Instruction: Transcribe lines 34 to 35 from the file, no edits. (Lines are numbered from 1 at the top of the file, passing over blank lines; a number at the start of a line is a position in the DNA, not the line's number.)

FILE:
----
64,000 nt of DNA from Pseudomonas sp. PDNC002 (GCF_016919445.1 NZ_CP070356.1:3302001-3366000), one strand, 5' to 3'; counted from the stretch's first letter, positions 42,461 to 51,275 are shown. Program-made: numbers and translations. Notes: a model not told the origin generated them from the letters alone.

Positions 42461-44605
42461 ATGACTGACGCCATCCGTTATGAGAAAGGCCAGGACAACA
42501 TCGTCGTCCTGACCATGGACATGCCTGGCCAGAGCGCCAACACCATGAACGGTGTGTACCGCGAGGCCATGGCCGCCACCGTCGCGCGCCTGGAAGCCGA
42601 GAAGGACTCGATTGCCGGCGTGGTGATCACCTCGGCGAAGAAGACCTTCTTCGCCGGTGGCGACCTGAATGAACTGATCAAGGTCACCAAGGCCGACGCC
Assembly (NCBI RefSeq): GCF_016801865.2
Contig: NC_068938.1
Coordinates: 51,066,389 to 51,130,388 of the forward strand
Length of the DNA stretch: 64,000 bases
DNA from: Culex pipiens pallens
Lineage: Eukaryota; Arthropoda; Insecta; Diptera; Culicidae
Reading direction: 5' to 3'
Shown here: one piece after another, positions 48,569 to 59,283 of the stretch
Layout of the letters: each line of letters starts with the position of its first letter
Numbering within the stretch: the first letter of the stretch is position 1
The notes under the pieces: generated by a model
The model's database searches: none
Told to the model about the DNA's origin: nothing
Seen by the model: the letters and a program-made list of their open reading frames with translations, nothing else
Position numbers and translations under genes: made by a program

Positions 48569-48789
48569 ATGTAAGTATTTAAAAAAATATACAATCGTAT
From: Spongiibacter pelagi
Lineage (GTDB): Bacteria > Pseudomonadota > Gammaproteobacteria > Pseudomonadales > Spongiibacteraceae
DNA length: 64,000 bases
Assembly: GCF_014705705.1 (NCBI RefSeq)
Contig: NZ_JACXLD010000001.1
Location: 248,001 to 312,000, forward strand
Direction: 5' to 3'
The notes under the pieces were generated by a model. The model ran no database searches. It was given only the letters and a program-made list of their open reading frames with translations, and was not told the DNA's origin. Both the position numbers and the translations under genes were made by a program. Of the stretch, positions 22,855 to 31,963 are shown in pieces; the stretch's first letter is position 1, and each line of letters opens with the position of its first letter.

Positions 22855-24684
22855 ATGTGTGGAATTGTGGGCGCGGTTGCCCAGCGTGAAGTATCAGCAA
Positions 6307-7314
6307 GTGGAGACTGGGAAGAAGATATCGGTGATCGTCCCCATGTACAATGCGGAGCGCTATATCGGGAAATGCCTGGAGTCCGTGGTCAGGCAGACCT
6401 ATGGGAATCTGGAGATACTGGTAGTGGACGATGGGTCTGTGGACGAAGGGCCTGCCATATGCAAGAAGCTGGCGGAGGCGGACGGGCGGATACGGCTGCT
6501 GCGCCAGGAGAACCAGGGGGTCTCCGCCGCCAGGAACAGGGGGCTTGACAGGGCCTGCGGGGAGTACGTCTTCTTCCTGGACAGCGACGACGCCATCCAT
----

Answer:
6307 GTGGAGACTGGGAAGAAGATATCGGTGATCGTCCCCATGTACAATGCGGAGCGCTATATCGGGAAATGCCTGGAGTCCGTGGTCAGGCAGACCT
6401 ATGGGAATCTGGAGATACTGGTAGTGGACGATGGGTCTGTGGACGAAGGGCCTGCCATATGCAAGAAGCTGGCGGAGGCGGACGGGCGGATACGGCTGCT